Berthoud's Little Thompson Observatory

With a the help of a very special telescope, the Little Thompson Observatory is bringing space home to Berthoud.



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Children’s memory shines on for astronomer with Estes Park observatory

(Story by Carri Wilbanks & Matthew Spencer / Photos by Chris Amundson)

SHINING STARS HAVE always been guiding lights for Estes Park’s inspiring amateur astronomer, Mike Connolly, especially in his darkest hour.

Since the 1960s he had been staring up into the night sky, where the fruits of his labor as a thermal engineer often traveled. He helped launch shooting stars in the space industry like the Titan missile, the Apollo moon missions and the Magellan spacecraft’s Venus explorations. Connolly and his wife, Carole, loved sharing their joy of the Colorado night sky with their three children. The Connolly family’s starship was a wondrous vessel of imagination traveling in their seemingly endless universe together.

“I remember nights where we would all lay under the sky looking at stars and planets for hours,” he said. “I love the stars, and I loved showing them to my kids.”

Then came the blackest of nights. A tragic motorcycle accident took the lives of two of the Connollys’ children, their son, Thomas, and a daughter, Christian, both of whom were already following their father’s scientific path with careers in the engineering and computer industries. But in the depths of his despair, Mike Connolly came up with an uplifting memorial tribute for his children. He would share his family’s love of the stars with thousands of others in a shining vision: Build the Estes Park Memorial Observatory and the wonders of the universe will come.

The Connollys set up a nonprofit organization to begin the observatory, the Angels Above Foundation, which was co-founded by their daughter, Estes Park resident Michele Johnson. Soon their dream soared to honor those two bright stars in their lives. Just a year later, after much guidance from the Little Thompson Observatory in Berthoud, the observatory broke ground on land provided in Estes Park by the Park R-3 School District, and Michele’s husband, Roy, volunteered his expertise as a builder.

Now, students and other visitors can step inside a 16-foot-high dome and stare into a telescope that will take them on journeys through space 400 million miles away. The rotating dome’s orbits are powered by a motorcycle chain and a pair of oversized garage openers, and the telescope was donated by Estes Park High School, rescued from 10 years in the black hole of a supply closet. There’s also a spectacular 16-foot-high mural in the observatory’s lobby painted by local artist Kris Eitzen, inspired  by the book written by Harriet Peck Taylor, Coyote Places the Stars,  an American Indian legend about the origins of constellations.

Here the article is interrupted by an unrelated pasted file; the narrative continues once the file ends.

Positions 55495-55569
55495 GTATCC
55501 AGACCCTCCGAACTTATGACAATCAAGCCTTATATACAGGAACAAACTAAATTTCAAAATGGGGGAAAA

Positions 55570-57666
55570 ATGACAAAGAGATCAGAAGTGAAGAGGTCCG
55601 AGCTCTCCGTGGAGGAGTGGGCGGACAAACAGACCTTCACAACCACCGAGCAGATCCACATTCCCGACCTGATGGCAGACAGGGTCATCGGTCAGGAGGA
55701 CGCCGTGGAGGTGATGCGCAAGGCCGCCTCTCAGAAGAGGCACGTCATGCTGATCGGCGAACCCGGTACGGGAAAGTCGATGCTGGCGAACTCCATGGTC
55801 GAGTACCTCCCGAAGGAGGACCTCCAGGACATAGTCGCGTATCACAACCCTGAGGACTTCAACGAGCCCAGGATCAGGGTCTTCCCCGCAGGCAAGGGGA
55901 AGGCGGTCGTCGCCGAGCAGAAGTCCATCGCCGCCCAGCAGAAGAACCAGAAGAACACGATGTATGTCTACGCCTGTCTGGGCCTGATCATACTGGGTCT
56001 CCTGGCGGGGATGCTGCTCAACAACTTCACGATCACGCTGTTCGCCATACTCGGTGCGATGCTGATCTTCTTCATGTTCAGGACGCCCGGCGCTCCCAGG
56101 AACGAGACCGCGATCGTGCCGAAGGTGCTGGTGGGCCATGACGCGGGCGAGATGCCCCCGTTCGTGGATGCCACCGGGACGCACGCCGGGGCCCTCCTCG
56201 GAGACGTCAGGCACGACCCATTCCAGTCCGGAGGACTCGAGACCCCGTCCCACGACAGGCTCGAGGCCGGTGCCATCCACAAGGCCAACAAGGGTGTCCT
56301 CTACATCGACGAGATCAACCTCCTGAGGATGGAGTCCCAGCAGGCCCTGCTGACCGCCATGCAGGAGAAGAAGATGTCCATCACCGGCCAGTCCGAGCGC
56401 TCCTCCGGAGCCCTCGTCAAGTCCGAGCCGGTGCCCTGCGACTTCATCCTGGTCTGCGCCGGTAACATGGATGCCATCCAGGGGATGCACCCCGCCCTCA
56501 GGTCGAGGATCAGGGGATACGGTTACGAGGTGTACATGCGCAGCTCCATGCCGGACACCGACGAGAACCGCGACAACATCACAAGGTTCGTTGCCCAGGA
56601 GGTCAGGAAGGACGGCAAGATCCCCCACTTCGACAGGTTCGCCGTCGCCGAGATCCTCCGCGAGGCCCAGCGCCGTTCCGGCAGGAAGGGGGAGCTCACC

Mike Connolly’s own journeys with the stars continue. He is a contracted thermal engineer with the Osiris-Rex project, a mission to capture a piece of an asteroid to help determine its composition. The spacecraft is scheduled to launch in 2016, reach the asteroid in 2018 and come back to Earth in 2022. An even more amazing space odyssey has been the life journey of Connolly himself. An admitted absentee student at Lakewood High School, Connolly’s future career seemed about as likely as him spending summer vacations on Jupiter. “I was voted most likely to end up in jail,” he chuckled.

Connolly eventually became a star student and spent decades helping unlock mysteries of the universe. Perhaps his most magical space mission is that he now gets young people in Estes Park to look up in wonder at the stars, just as he did with his own children for so many splendid Rocky Mountain nights.

The donation-based Estes Park Memorial Observatory is open to individuals as well as school groups, located at 1600 Manford Ave. in Estes Park. Call (970) 586-5668, email info@AngelsAbove.org, or visit website at AngelsAbove.org


(This story originally appeared in the September/October 2013 issue of Colorado Life Magazine)

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